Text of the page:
The second Hobbit film, The Desolation of Smaug, has just been released. Its fearsome dragon is just one example of the many such beasts that feature throughout the literature of Northern Europe. In a BBC Radio 3 Night Waves programme, Dr Eleanor Rosamund Barraclough helps to explore the genealogy of such monsters alongside Matthew Sweet and John Lennard.
Tolkien’s creation drew on a long heritage of dragon myths, particularly from Old English and Old Norse literature. Barraclough focuses on one of the most enduring of these stories, the legend of Sigurd the dragon slayer, which appears in sources such as the Old Norse Volsunga saga. Sigurd slays the dragon Fáfnir, who had been transformed into a dragon after stealing a cursed ring and gold. Dragons also feature in the older Old English poem Beowulf, an Anglo-Saxon text that Tolkien studied intensively and that he described as being “among my most valued sources.”
Today we may no longer believe in dragons, and have perhaps even trivialised them by featuring them in cartoons and theme parks. However, older dragons too were not necessarily perceived as being real creatures that genuinely terrified. Rather, the outlandish tales of Germanic literature suggest dragons performed a mainly symbolic function. In Anglo-Saxon stories, for example, dragons often hoard gold, which implies that kings must redistribute their wealth or society will grind to a halt. Indeed, Tolkien’s twentieth-century dragon can be seen as representing the horrors of industrial warfare; Smaug can be viewed as a kind of scaly aeroplane, a weapon of mass destruction from above.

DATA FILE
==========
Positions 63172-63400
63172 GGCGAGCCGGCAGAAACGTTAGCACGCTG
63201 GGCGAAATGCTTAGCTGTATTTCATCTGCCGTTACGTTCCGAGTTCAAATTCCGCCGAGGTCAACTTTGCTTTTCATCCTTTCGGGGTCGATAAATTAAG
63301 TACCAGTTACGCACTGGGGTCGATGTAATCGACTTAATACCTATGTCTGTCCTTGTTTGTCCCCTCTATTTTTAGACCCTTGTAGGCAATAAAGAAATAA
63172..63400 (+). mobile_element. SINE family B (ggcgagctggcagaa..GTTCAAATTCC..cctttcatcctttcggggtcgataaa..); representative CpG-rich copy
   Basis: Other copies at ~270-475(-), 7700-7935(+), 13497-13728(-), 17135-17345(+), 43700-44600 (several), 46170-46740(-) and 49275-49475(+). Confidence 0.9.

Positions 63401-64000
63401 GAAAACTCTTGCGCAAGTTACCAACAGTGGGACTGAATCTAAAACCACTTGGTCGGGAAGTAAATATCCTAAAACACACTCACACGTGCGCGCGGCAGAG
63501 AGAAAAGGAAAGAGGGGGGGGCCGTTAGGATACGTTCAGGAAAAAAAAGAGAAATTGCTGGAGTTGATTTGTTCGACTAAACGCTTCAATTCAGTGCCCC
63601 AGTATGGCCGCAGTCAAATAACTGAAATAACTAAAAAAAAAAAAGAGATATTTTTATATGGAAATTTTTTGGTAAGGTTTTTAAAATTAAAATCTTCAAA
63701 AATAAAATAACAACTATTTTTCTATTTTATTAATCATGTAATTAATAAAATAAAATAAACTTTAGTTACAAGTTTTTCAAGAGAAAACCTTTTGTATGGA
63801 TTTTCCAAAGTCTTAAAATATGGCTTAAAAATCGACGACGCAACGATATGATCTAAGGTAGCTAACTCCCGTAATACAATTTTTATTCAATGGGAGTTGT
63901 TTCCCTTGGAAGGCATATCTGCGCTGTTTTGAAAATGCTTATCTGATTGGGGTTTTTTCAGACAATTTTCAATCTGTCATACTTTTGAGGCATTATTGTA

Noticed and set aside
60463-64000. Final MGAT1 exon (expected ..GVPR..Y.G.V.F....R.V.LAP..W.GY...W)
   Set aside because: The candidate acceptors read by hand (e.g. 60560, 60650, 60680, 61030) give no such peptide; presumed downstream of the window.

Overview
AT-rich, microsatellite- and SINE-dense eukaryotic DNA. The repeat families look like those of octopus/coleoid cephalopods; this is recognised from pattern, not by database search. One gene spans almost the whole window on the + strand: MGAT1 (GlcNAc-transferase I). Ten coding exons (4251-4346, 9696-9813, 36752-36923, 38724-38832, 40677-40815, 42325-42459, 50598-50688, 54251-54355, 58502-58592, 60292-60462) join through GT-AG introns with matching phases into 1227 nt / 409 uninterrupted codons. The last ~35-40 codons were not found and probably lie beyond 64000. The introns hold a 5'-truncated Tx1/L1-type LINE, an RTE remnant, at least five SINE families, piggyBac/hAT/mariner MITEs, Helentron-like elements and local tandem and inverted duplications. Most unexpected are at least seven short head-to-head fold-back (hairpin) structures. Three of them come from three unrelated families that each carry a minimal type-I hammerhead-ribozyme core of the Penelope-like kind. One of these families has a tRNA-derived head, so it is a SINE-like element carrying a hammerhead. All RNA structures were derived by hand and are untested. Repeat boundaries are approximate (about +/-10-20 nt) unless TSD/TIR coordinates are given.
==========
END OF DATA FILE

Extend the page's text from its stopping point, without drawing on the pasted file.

The discussion begins at 31:17.